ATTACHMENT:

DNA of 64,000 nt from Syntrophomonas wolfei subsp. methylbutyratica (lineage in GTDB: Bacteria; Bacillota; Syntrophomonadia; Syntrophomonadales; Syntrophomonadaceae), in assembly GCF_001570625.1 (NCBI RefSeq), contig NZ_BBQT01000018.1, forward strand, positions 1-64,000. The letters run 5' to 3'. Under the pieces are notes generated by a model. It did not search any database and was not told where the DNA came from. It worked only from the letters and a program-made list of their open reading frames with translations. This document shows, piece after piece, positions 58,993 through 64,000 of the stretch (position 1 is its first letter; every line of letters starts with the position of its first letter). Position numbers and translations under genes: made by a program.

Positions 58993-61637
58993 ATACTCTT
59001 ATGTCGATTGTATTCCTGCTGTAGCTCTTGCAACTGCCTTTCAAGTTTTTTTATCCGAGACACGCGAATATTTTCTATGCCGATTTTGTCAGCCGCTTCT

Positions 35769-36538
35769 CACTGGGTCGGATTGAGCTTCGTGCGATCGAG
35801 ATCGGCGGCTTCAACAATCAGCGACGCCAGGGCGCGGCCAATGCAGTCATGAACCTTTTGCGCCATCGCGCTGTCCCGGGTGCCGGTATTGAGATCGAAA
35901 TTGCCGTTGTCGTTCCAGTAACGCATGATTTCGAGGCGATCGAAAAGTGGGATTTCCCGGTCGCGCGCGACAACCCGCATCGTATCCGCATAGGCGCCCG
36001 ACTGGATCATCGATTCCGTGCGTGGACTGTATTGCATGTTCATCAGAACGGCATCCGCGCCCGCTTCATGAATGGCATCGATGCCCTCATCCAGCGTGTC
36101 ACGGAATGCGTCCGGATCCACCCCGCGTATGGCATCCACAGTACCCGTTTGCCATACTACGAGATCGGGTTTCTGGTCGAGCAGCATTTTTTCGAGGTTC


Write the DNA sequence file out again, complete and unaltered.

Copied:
DNA of 64,000 nt from Syntrophomonas wolfei subsp. methylbutyratica (lineage in GTDB: Bacteria; Bacillota; Syntrophomonadia; Syntrophomonadales; Syntrophomonadaceae), in assembly GCF_001570625.1 (NCBI RefSeq), contig NZ_BBQT01000018.1, forward strand, positions 1-64,000. The letters run 5' to 3'. Under the pieces are notes generated by a model. It did not search any database and was not told where the DNA came from. It worked only from the letters and a program-made list of their open reading frames with translations. This document shows, piece after piece, positions 58,993 through 64,000 of the stretch (position 1 is its first letter; every line of letters starts with the position of its first letter). Position numbers and translations under genes: made by a program.

Positions 58993-61637
58993 ATACTCTT
59001 ATGTCGATTGTATTCCTGCTGTAGCTCTTGCAACTGCCTTTCAAGTTTTTTTATCCGAGACACGCGAATATTTTCTATGCCGATTTTGTCAGCCGCTTCT

Positions 35769-36538
35769 CACTGGGTCGGATTGAGCTTCGTGCGATCGAG
35801 ATCGGCGGCTTCAACAATCAGCGACGCCAGGGCGCGGCCAATGCAGTCATGAACCTTTTGCGCCATCGCGCTGTCCCGGGTGCCGGTATTGAGATCGAAA
35901 TTGCCGTTGTCGTTCCAGTAACGCATGATTTCGAGGCGATCGAAAAGTGGGATTTCCCGGTCGCGCGCGACAACCCGCATCGTATCCGCATAGGCGCCCG
36001 ACTGGATCATCGATTCCGTGCGTGGACTGTATTGCATGTTCATCAGAACGGCATCCGCGCCCGCTTCATGAATGGCATCGATGCCCTCATCCAGCGTGTC
36101 ACGGAATGCGTCCGGATCCACCCCGCGTATGGCATCCACAGTACCCGTTTGCCATACTACGAGATCGGGTTTCTGGTCGAGCAGCATTTTTTCGAGGTTC